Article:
George and his family lived on the white settlement side near the school and the old general store while his mom and dad still lived in the reservation, unwilling to leave their close elderly friends.

It was George's custom to bring his parents their weekly groceries on Friday afternoons by sled across the ice with his son giggling and laughing atop the supplies. They would stop and admire the going-ons of all the fish and pretend to catch the larger ones that lurked close to the bottom.

This Friday afternoon was beautiful - the sun, low in the winter horizon, had peeked over the mountains temporarily dazzling the waters below the ice with glimmering rays that sparkled upon the scales of the fish.

They happily stayed for supper that day for his mom had cooked his favorite caribou meal and prepared his son's eagerly anticipated wild mossberry dessert.

The winter sun sets quickly in the early afternoons, bringing a face numbing chill to the twilight air. As if on cue, the westerly winds pick up and renew their relentless drive against the opposing mountains; howling down the waterway corridors in defeat.

George bundled up his son, finding it difficult to tear him away from his loving grandmother, but he knew that his wife was waiting for them at home.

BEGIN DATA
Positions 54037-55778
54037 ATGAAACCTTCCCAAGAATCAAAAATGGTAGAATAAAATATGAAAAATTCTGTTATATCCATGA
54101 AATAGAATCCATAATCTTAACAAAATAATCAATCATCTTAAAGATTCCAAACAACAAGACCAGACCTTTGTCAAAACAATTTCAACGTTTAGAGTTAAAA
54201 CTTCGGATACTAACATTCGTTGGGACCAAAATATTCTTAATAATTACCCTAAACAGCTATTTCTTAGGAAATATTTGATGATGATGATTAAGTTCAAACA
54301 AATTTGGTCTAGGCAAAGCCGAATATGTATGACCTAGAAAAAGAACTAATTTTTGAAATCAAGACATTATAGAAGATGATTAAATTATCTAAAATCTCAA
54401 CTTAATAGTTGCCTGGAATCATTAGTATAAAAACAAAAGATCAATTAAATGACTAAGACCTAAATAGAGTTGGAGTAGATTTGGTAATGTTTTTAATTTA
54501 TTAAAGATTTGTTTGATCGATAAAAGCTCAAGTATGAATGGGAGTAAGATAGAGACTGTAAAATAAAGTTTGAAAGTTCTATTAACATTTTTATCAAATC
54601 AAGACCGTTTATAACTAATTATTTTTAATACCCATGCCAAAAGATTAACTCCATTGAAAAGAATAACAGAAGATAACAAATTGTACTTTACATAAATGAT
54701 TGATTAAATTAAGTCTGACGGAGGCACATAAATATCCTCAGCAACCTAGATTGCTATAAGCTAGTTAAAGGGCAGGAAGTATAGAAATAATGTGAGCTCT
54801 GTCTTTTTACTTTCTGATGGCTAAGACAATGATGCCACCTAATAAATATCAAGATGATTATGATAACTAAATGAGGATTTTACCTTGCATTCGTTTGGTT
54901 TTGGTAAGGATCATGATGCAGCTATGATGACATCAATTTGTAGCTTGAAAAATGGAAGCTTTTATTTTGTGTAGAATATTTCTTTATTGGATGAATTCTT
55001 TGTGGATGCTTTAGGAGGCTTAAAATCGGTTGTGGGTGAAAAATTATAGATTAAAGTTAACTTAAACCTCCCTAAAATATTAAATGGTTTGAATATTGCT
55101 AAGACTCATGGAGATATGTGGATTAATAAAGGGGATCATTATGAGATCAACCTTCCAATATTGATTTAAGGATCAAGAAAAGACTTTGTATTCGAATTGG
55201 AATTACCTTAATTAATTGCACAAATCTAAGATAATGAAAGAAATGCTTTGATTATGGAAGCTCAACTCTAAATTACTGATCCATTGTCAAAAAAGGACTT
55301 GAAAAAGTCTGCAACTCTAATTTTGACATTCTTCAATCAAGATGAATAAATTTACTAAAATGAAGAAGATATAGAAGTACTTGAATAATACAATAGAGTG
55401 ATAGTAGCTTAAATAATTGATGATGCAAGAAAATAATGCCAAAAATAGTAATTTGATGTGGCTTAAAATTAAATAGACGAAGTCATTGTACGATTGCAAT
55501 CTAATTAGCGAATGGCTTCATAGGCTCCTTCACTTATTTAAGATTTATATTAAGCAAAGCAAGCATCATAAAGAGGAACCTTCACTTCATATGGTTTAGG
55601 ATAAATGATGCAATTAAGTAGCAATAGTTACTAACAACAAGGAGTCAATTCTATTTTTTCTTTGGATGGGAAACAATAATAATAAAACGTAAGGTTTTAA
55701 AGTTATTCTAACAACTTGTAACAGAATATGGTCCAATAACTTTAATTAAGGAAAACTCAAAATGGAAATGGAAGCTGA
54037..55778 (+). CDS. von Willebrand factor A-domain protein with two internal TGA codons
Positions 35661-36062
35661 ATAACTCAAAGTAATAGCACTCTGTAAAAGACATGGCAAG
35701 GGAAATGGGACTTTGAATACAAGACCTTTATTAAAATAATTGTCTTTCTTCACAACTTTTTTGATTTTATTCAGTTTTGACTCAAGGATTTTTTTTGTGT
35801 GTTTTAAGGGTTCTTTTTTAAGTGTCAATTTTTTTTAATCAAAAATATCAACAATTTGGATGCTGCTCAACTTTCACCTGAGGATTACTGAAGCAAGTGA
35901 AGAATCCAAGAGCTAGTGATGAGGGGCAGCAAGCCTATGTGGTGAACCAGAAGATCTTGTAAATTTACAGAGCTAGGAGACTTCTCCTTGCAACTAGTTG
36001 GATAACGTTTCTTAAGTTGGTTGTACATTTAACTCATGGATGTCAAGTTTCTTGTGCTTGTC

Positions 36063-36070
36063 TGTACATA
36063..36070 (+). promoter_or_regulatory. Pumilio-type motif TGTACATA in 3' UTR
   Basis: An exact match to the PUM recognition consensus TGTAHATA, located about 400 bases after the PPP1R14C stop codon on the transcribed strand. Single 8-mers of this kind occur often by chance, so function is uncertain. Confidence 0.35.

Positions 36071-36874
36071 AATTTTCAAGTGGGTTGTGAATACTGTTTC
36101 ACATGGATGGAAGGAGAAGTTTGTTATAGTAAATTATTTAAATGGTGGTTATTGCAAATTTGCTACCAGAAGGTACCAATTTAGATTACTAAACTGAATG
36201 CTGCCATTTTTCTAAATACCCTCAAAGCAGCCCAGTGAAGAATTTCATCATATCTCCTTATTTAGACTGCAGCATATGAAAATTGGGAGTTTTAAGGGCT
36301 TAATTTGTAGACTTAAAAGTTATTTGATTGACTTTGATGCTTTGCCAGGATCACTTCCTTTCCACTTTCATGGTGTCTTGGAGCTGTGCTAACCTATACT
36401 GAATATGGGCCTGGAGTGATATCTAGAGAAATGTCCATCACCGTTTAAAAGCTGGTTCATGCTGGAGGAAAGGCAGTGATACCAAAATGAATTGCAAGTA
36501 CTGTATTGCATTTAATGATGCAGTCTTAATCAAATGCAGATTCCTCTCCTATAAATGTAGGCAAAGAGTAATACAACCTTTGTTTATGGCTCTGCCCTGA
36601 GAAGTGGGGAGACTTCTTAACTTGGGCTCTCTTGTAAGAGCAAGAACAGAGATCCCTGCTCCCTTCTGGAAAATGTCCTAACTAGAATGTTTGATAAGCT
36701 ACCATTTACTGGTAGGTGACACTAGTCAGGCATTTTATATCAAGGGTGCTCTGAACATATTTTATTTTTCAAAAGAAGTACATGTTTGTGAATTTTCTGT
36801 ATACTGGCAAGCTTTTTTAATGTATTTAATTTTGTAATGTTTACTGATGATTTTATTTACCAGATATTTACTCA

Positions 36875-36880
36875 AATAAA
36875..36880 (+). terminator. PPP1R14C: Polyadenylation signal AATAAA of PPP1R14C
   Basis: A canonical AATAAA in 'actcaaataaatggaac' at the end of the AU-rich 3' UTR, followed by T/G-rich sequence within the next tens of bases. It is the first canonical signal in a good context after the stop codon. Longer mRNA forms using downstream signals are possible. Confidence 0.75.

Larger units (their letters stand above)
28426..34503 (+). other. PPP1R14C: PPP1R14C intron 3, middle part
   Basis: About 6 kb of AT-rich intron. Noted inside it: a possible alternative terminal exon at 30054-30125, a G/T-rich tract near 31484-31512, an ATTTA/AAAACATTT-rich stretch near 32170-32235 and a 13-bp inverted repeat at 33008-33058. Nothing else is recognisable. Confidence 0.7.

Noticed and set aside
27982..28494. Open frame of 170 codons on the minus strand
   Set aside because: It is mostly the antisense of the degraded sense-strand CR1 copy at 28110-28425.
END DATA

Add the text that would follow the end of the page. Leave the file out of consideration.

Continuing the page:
With the winds biting at his face, he left the wooden sled beside the door and snuggled his young son close to his chest.

The grizzly snow covered mountains had stirred that afternoon too - in their periodic effort to regain their fiery glory. It was shortlived but sufficient to arouse the fury of Lake Bennett which spewed these warmer waters into the Natasheeni.

It was onto the ice at this time that George stepped, his fur covered head bowed against the wind to protect his son. He had reached the middle of the River before he realized that the ice had changed. The usual cracks had expanded but the thickness was obscured - the blackness below prevented any perception.

Too late!

They plunged through the ice, the water's now bitter cold shocking every sense. Perhaps, in his constant grieving thoughts, pulling his son on the sled with the dispersion of the lighter weight might have changed the circumstances.

In an instinctual effort, George threw his arm out to catch the solid ice's edge.

Released from its icy prison, the River was free. Like a wild animal released from its cage, it crashed the broken ice shards against George's back and leg, cutting deeply into his thigh, and shoulder of the arm holding his son; throwing him up upon the solid ice. There was no feeling. He looked down, his arms were empty.

Desperately his eyes searched and quickly found his son. There was something wrong. An icy haze was separating them and he couldn't hear his son; only see his child's frightened wild eyes - those of his loved one - trusting for help with his small open arms struggling to grab his father.

Realization sickened him and a terrible vengeance arose within. He smashed the ice with both fists. Harder and harder he pounded, oblivious to the shattering of his hands. He screamed for help.

The defeated winds knew a easy victim and scattered his troubled cries.

His son slipped further - the tiny mittens now lost - little fingers closed against the ice. Then he was gone.

--All Names Changed..True Stories From the Yukon by Gerald Tooley